These challenges are serious, but they are not insurmountable. The U.S. defense relationship with Taiwan seeks to reverse the negative trends in its ability to defend itself, thereby decreasing the prospects that U.S. military intervention would be necessary in a crisis. The goal is to strengthen deterrence, and to reinforce the prospects for a peaceful and just solution. For deterrence to be effective, we must be prepared to swiftly defeat any PRC use of force.
The United States maintains an active dialogue with Taiwan’s defense authorities to better understand their current capabilities and future requirements, and to assist Taiwan in improving its defense.
Since 1997, DoD has conducted more than a dozen studies, reports, assessments, and surveys that have evaluated Taiwan’s legitimate defense needs. Armed with a solid base of knowledge and consistent with our legal obligations under the TRA, the U.S. is assisting Taiwan to create a professional, civilian-controlled defense establishment that is modern, joint, and able to function effectively should it be required to defend itself. Though a variety of forums and channels, DoD is supporting Taiwan in developing an integrated national security strategy; joint doctrine, and integrated capabilities for training, employing, and sustaining joint forces.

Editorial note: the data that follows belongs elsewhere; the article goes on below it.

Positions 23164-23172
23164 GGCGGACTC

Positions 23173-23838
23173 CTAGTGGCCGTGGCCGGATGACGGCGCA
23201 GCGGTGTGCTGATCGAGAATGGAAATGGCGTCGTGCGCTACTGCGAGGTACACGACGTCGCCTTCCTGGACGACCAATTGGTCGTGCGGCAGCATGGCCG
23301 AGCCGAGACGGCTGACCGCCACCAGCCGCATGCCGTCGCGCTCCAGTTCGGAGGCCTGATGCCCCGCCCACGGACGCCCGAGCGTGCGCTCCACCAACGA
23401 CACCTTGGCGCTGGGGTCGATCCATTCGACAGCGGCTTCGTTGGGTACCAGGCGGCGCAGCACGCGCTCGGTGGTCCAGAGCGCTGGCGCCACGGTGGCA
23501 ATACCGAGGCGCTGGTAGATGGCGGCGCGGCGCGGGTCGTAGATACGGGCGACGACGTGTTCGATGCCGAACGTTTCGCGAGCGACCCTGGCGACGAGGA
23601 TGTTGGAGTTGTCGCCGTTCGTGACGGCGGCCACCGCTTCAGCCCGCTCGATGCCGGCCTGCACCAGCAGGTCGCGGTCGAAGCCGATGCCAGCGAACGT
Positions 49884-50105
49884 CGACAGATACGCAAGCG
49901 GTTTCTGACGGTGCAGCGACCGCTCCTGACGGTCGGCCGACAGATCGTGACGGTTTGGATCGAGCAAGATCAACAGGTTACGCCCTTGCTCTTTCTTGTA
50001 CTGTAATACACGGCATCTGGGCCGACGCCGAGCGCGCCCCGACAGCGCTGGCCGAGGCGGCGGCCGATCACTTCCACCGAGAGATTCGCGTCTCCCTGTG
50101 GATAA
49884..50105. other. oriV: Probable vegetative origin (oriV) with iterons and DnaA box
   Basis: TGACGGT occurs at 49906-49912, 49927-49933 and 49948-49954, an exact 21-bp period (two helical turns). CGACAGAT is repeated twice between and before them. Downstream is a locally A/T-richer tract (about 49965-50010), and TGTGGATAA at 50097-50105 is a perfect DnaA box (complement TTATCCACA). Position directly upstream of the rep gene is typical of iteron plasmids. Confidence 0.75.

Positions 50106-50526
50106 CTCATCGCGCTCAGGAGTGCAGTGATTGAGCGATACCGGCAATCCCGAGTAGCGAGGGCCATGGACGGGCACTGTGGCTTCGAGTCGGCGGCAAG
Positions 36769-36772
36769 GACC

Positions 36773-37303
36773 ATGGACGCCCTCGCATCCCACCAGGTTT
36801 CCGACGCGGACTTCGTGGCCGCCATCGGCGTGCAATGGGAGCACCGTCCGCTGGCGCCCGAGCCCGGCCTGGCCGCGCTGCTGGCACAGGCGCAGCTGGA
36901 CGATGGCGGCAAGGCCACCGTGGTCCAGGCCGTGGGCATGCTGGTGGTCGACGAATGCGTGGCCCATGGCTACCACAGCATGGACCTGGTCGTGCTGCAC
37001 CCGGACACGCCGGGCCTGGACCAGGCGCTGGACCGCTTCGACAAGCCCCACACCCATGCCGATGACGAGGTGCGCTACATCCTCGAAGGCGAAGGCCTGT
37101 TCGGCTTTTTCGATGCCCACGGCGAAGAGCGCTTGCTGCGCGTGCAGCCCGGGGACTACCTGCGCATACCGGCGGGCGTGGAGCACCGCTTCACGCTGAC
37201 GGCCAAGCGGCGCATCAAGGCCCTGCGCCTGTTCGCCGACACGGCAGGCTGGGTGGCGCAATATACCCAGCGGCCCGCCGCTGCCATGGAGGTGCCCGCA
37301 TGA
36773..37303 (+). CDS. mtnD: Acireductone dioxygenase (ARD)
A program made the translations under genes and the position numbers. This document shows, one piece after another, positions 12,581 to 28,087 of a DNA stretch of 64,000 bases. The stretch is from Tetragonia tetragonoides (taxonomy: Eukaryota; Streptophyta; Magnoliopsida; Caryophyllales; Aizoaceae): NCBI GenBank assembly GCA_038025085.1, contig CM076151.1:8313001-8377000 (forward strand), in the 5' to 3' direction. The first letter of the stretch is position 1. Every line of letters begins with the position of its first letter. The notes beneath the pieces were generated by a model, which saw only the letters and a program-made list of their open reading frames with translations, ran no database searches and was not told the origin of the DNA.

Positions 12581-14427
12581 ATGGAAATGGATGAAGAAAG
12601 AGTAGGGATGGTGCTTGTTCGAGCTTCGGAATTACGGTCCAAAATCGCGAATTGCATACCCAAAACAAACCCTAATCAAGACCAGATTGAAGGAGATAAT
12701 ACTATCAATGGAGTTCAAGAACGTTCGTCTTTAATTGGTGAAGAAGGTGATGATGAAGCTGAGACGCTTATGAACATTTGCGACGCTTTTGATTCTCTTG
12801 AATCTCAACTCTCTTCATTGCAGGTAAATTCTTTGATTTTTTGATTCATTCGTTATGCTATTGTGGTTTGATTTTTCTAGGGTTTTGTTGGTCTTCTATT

The U.S-Taiwan defense dialogue has succeeded in focusing attention on critical steps that must be taken in order to enhance Taiwan’s defense in the next three to five years. Taiwan has taken positive steps to modernize its C4ISR system and undercut the political and military utility of the PRC’s most effective means of coercion – its growing arsenal of increasingly accurate and lethal conventional ballistic missiles and ever more capable submarine force. Taiwan has invested in passive defense systems, streamlined its military force, addressed pilot shortages, and drafted and implemented a detailed plan for the recruitment and retention of civilian personnel.
While modernizing its force in a focused manner, Taiwan must redouble its efforts. Reversing the decline in its defense budgets should be a priority. We expect Taiwan to go forward with its plan to pass a “Special Budget” this summer to fund essential missile defense and anti-submarine warfare systems and programs. We urge all political parties in Taiwan to support this essential measure. We also believe that Taiwan should devote more resources to readiness, including personnel management and training. Taiwan should further strengthen its strategy and force planning processes, and develop the means to identify and correct deficiencies. We also recommend that Taiwan enhance interoperability among its Services.